Chicago cops are calling in the feds—again--to help combat violent carjackings that have reached record levels in the city.
Police announced at a news conference Sunday that they are teaming up with federal authorities, including agents from the U.S. Bureau of Alcohol, Tobacco, Firearms and Explosives, to deal with the problem.
“We’ll look at the patterns and trends and we’re bringing federal resources to bear because quite frankly they have some things that they can realize that we can’t on the state and local level,” Chicago Police Superintendent Eddie Johnson said.
He said the new carjacking strike force will also include state police and prosecutors, and suburban town police departments.
Johnson said the stepped-up enforcement effort will also include taking some carjacking prosecutions to federal court, where sentences can be tougher.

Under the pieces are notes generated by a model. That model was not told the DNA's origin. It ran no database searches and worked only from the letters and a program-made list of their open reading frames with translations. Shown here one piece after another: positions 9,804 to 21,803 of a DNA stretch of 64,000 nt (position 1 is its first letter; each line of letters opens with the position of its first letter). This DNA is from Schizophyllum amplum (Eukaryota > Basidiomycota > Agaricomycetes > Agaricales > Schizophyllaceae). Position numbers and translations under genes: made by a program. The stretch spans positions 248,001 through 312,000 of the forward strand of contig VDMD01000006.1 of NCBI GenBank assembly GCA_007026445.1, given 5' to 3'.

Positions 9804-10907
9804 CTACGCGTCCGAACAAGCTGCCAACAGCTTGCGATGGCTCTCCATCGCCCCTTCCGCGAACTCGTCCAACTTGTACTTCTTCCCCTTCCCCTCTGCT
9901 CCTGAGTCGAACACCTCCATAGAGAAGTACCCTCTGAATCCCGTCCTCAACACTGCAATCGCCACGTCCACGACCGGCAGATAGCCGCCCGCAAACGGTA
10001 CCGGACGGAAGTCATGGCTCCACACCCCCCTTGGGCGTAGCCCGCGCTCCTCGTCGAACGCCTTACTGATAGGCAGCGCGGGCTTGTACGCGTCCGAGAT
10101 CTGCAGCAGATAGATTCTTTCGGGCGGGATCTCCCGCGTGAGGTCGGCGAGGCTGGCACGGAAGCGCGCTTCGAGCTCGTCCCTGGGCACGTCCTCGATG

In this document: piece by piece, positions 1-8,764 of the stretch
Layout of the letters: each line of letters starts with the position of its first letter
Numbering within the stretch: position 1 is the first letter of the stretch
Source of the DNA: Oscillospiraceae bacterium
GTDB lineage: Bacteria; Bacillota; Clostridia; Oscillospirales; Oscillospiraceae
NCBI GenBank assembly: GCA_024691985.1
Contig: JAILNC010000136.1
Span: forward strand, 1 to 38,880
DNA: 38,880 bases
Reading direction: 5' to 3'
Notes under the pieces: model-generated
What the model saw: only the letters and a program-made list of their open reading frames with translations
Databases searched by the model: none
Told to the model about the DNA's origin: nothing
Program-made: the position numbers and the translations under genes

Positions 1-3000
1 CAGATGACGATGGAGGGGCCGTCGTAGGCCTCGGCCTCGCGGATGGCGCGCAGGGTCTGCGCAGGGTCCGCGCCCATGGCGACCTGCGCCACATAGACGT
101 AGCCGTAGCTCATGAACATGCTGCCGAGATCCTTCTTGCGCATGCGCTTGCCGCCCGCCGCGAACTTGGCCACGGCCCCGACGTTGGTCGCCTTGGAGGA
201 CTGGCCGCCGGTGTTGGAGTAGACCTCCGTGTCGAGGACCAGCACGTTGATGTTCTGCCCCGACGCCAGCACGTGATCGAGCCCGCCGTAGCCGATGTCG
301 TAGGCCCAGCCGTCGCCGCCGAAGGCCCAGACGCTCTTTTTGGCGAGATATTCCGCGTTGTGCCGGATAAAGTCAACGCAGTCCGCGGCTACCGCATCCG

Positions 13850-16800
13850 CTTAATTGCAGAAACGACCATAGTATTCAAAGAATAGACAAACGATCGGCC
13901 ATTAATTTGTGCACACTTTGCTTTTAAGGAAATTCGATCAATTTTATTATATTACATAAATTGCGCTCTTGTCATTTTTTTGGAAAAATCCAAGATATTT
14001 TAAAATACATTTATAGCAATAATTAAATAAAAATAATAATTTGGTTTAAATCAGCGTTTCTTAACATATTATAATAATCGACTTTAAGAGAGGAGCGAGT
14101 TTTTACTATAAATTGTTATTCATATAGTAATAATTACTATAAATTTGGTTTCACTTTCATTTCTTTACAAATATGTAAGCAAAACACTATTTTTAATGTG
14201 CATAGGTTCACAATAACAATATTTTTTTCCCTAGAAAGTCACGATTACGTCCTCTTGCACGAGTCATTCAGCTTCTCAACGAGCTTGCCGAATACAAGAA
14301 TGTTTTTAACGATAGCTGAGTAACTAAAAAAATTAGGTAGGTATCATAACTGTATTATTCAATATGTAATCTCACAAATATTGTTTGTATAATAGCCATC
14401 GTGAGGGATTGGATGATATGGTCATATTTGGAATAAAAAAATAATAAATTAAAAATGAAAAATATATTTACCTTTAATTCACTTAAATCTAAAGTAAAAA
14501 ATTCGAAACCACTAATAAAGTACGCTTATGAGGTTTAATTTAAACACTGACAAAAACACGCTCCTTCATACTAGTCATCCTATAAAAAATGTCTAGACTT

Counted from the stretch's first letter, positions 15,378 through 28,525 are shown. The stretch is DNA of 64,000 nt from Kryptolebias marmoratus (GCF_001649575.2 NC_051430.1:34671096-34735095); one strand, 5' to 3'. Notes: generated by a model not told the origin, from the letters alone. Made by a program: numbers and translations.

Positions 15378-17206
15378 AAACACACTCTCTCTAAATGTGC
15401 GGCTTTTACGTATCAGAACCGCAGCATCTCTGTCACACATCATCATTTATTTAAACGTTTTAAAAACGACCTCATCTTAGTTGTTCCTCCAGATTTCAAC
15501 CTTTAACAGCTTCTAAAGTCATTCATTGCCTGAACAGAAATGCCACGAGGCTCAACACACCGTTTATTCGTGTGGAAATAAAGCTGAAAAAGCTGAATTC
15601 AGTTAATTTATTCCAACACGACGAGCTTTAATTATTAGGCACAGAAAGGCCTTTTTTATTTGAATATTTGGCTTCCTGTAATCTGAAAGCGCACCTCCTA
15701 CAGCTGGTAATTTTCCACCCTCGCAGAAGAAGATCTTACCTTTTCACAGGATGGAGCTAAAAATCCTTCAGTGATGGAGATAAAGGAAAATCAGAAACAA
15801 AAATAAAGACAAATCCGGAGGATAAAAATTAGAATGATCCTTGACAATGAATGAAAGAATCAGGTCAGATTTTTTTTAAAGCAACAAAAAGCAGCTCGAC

“We’re not playing around,” he said. “They want to continue to go out there and take the easy path of taking someone’s vehicle then were going to take that path of punishment to the fullest extent of the law.”
The new city-wide effort could have at its disposal a federal chopper to track vehicles that are reported carjacked, Fox 32 Chicago reported Friday.
Carjackings have risen sharply in Chicago, from about 700 in 2016 to about 950 in 2017, the station reported.
There have been about 90 so far this year, an average of three a day.
Chicago police say most carjackings are committed at the point of a gun.
Last year, Chicago police and the FBI established a joint task force to deal with a surge in carjackings on the West Side.
Johnson said that task force is still conducting investigations.
Three teenage thugs got more than they bargained for Friday when they tried to carjack a vehicle on the North Side that belonged to a retired Chicago cop Ricky Fobbs, Fox 32 reported.
The vehicle was recovered and the teens arrested after Fobbs fought back.
“Just something I felt I had to do,” Fobbs told the station.